A single mom with three children and a two-week old grandbaby in the house came to see me recently. She was two months behind on rent and certain to face eviction. She had no job, no income, and nothing in the hopper on the jobs front. Understandably, all she was concerned about was getting her rent paid.
But our commitment at Grace and in Glenwood Family Ministries is to give greater help than mere band-aids. Paying her rent would ease the pressure for a moment, but then what? We had met a week prior, and I had given her a list of things to do, 3/4 of which were “big picture” items dealing with finding work, spiritual health, and giving back to the community. She returned having focused only on the 1/4 of finding someone to pay her rent and had come up empty even on that.
I found myself very frustrated with her. By ignoring the other parts of the list, she was no closer to long-term health than she was before, and now I felt pressured to help with this short-term need AND with the long-term aid as well. She had been a Certified Nursing Assistant and needed to renew her license by taking a class. The class and rent together would cost over $700, not a small chunk of change.
But we have been involved with her and her children for over 8 years, and I got the sense, through wise counsel, that we needed to help both with the short and long-term issues, and so I told her we were going to pay for both.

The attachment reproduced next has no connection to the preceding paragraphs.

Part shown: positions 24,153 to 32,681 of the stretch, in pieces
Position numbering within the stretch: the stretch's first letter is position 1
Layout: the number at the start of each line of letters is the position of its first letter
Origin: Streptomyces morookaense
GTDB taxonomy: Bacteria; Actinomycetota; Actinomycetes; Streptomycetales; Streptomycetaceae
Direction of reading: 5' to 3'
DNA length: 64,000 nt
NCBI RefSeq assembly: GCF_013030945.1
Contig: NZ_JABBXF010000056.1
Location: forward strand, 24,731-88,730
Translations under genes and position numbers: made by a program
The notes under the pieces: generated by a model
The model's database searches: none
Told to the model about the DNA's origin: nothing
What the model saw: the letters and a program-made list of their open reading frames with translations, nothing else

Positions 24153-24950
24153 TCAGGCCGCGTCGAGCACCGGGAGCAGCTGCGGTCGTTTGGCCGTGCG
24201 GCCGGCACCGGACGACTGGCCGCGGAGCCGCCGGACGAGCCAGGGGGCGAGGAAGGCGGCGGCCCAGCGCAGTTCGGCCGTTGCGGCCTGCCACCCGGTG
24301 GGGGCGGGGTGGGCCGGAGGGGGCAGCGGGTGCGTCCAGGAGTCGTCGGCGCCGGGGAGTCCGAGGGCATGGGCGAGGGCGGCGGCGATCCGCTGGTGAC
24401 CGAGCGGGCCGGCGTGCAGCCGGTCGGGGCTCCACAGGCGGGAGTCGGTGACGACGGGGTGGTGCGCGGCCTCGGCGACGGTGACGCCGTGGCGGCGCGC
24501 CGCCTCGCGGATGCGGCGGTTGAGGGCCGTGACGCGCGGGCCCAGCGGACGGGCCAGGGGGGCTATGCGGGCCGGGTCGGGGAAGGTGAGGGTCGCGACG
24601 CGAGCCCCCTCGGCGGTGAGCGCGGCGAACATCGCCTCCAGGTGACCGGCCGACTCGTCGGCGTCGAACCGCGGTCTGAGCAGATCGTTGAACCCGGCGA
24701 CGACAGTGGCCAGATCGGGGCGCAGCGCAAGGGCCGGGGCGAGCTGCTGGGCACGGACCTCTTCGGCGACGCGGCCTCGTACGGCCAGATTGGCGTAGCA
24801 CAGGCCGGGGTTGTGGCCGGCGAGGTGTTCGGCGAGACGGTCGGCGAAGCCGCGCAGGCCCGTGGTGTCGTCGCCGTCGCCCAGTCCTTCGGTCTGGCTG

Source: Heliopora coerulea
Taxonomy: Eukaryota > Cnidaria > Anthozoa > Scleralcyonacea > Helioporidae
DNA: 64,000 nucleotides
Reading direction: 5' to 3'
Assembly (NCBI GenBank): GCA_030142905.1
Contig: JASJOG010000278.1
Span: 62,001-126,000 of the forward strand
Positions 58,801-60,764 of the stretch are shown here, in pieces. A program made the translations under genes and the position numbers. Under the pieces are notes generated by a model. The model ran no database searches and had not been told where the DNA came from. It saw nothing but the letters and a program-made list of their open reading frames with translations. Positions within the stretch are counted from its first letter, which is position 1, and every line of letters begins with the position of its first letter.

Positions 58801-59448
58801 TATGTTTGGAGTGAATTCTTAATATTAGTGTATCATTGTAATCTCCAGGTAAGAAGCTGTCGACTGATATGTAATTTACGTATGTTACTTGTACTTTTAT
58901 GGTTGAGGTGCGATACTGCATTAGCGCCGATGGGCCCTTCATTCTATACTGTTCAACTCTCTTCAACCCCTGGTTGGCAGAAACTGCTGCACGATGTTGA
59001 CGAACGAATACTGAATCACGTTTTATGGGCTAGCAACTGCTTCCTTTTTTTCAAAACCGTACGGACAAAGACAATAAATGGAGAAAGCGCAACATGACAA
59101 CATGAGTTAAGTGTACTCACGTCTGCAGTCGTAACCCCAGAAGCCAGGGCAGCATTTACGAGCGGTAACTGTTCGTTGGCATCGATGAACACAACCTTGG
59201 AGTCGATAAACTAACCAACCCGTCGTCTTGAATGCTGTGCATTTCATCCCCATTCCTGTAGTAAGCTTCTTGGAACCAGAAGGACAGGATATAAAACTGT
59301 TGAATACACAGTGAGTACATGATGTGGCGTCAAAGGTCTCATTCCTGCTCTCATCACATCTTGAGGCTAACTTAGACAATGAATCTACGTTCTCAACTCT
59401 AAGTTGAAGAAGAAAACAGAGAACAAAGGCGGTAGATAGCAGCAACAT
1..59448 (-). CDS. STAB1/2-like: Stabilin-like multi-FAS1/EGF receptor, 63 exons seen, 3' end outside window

She began to weep and sob with thanks and relief, and part of me hated that I hadn’t just done this a week ago when we had first met, sparing her the worry that she had been through. I said to her, “There’s a bigger picture to your life.You are more than just your immediate physical needs.”
She looked at me through her tears and said, “Am I? AM I? Every day is such a struggle, and I can’t see beyond what needs to happen right now. I can’t see anything BUT needs.”
I think it was a “light bulb moment” for us both. She realized that she needed more help than simply rent payment. I realized that the poor aren’t choosing to ignore the big picture – many times they have no idea that it exists. My role in helping them, truly helping, is handling the short-term need which can free them to see the long-term goal.
I had her spend some time thinking about different areas of her life, where she wanted to go and how she would get there. I learned she dreamed of opening her own restaurant someday. And I think that she felt truly cared for, truly helped. She started CNA classes last week and attended a church near her home. She called to volunteer with our tutoring program. She was taking steps towards seeing the big picture. This is part of how we break cycles in families, changing generations.